This Odyssey - this second fantastic journey - for Hayley and for all of us is about to begin..... 'Prayer' opens with unaccompanied vocals from Hayley and the Conventus Choir and immediately conveys an atmosphere of peace and serenity. Members of the Royal Philharmonic Orchestra gradually fuse with the vocals, almost unnoticed. The first-time listener might now expect an up-tempo number to contrast with the opening track but the fact that it doesn't happen is a stroke of genius. A second sublimely gentle song underlines the peaceful mood. Instead, the contrast is achieved by the fact that 'Never Saw Blue' begins with only piano accompaniment. I have never used this word to describe a song before but this is really pretty. A dramatic but nevertheless fairly quiet introduction opens 'Dell Amore Non Si Sa'. The lead vocal builds towards the end of the first verse and, if you haven't read the cover notes, you may wonder where this will lead. Then suddenly, Hayley's voice gives way and that of Andrea Bocelli bursts forth. For this song, I cannot imagine a more perfect vocal partnership. Much of this song is soft and gentle (like its predecessors) but once or twice the crescendo effect is quite magnificent, especially when Hayley and Andrea sing in harmony. Next comes Cacchini's 'Ave Maria'. For those two words to be repeated over and over again throughout the song may seem somewhat tedious. It is not. The expression and the sheer beauty of Hayley's voice carry this song to new heights within her classical repertoire. Now comes a huge contrast. During the last two songs, we have moved gradually towards the classical genre but suddenly comes a song made popular by Joni Mitchell (and others) in the sixties - 'Both Sides Now'. The melody is simple and the somewhat fairy-tale lyric conveys an equally simple picture of clouds, of love and of life. It is the songs simplicity which makes it compelling especially when it is sung so beautifully. 'What You Never Know (Won't Hurt You)' is the long-awaited debut of Hayley as a songwriter. Although this was only co-written by her, it promises well for the future. 'May It Be' was surely always going to be a favourite. It proved highly popular on the DVD and sounds even more lovely here. The quality of Hayley's voice is outstanding. "...A promise lives within you now..." Absolutely heavenly. 'Quanta Qualia' continues the peaceful mood. The arrangement augments the natural beauty of the melody. During a brief instrumental, an oboe sounds enchanting before giving way to the more melodious sounding flute. But listen closer and it will become apparent that it is not a flute at all it is Hayley's voice soaring blissfully into the heavens. This is followed by 'Bachianas Brasileiras No 5 Aria (Cantilena)'. As I have indicated before, I just cannot appreciate this work. To me, the melody is fragmented and utilises many notes which do not belong to the key (which is what I meant when I previously described the melody as "unpredictable"). This causes a feeling of unrest within me. Having said that, Hayley's remarkable vocal skills are demonstrated here as well as anywhere. Every note is perfect and her lovely tone is utterly captivating. We now come to a song that I have known for years but have never liked. Hayley has completely and immediately changed my view. 'She Moved Through the Fair', as performed here, is a truly magical work of art. From the very first note, it grabs you and does not let go! The tantalisingly beautiful combination of the Irish whistle and uilleann pipes is out of this world. It is pronounced "ill(y)an" by the way! A member of the bagpipe family, it is played with bellows beneath one arm (rather than by blowing) pushing air into the bag beneath the other which, in turn, is compressed to convey the air to the chanters. I always thought the uilleann pipes had no drone (unlike the highland p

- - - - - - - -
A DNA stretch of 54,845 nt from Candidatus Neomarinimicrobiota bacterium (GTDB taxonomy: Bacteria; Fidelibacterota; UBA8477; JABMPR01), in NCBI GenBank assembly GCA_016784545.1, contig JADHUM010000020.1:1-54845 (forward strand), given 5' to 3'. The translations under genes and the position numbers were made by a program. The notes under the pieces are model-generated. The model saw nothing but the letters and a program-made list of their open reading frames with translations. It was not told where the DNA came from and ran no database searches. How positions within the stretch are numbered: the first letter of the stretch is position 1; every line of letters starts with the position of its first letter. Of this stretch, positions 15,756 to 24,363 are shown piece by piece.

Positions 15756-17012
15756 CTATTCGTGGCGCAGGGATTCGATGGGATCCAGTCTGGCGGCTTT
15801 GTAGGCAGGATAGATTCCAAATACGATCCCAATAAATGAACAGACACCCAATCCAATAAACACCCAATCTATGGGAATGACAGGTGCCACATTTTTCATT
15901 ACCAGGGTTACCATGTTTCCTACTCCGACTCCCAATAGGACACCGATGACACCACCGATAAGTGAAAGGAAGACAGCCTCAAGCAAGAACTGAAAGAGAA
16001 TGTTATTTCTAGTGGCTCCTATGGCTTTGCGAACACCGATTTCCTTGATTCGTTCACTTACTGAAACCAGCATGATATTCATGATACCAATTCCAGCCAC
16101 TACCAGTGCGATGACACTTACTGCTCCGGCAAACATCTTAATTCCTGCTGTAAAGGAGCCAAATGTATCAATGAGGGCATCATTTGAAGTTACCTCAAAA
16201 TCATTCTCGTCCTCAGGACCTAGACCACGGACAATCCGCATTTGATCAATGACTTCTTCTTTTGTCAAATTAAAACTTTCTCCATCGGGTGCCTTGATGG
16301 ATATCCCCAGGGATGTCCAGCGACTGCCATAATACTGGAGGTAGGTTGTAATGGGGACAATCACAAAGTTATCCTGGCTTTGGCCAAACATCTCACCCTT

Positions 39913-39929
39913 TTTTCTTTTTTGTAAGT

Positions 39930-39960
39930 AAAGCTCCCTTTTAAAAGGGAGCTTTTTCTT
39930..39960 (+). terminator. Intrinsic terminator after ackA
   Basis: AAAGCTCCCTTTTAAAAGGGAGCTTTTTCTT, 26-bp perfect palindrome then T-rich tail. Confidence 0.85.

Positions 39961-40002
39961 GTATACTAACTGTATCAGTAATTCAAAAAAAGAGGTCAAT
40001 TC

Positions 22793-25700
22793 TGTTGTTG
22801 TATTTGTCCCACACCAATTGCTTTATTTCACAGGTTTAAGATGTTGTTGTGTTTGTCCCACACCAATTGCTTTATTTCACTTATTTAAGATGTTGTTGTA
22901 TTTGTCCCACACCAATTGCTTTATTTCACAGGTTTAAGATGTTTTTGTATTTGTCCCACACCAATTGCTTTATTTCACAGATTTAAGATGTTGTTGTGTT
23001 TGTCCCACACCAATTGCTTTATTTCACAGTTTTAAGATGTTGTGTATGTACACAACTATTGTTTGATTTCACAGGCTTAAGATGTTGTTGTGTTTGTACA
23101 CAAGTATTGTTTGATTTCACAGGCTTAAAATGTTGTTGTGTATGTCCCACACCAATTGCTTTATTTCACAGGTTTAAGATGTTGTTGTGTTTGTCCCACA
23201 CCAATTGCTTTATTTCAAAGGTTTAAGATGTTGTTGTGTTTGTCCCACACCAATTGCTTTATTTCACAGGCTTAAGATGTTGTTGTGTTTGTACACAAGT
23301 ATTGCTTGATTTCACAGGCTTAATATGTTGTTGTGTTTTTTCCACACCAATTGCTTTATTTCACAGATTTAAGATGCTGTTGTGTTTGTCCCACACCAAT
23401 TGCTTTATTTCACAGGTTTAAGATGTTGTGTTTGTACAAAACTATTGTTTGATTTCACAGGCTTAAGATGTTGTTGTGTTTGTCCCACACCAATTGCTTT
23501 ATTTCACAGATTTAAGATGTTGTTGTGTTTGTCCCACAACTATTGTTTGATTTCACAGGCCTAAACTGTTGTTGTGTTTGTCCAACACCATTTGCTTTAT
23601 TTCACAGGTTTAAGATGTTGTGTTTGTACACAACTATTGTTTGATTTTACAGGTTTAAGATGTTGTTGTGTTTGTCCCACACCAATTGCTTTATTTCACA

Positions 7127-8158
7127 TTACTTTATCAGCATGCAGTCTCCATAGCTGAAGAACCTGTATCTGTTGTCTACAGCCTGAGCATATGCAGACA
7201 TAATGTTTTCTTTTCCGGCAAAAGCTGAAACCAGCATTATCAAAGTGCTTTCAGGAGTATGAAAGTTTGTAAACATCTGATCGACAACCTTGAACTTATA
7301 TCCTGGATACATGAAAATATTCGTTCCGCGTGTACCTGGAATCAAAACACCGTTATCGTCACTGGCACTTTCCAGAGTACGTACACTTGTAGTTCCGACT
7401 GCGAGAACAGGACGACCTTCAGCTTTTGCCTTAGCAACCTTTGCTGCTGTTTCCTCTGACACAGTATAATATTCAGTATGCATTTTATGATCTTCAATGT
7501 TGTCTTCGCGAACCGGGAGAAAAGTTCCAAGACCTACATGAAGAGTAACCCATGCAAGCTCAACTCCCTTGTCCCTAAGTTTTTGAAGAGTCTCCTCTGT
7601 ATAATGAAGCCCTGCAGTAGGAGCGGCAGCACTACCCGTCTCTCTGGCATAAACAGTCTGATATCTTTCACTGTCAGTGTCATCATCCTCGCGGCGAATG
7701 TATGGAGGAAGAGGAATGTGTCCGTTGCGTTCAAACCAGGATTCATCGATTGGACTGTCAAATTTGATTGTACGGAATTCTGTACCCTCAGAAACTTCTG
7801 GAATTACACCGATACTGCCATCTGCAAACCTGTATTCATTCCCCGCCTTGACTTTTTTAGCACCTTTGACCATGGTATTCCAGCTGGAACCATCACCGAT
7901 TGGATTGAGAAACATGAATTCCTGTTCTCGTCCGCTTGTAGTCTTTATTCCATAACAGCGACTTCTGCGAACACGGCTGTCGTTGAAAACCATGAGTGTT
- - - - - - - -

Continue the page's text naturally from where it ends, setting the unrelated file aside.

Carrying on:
Guest More than 1 year ago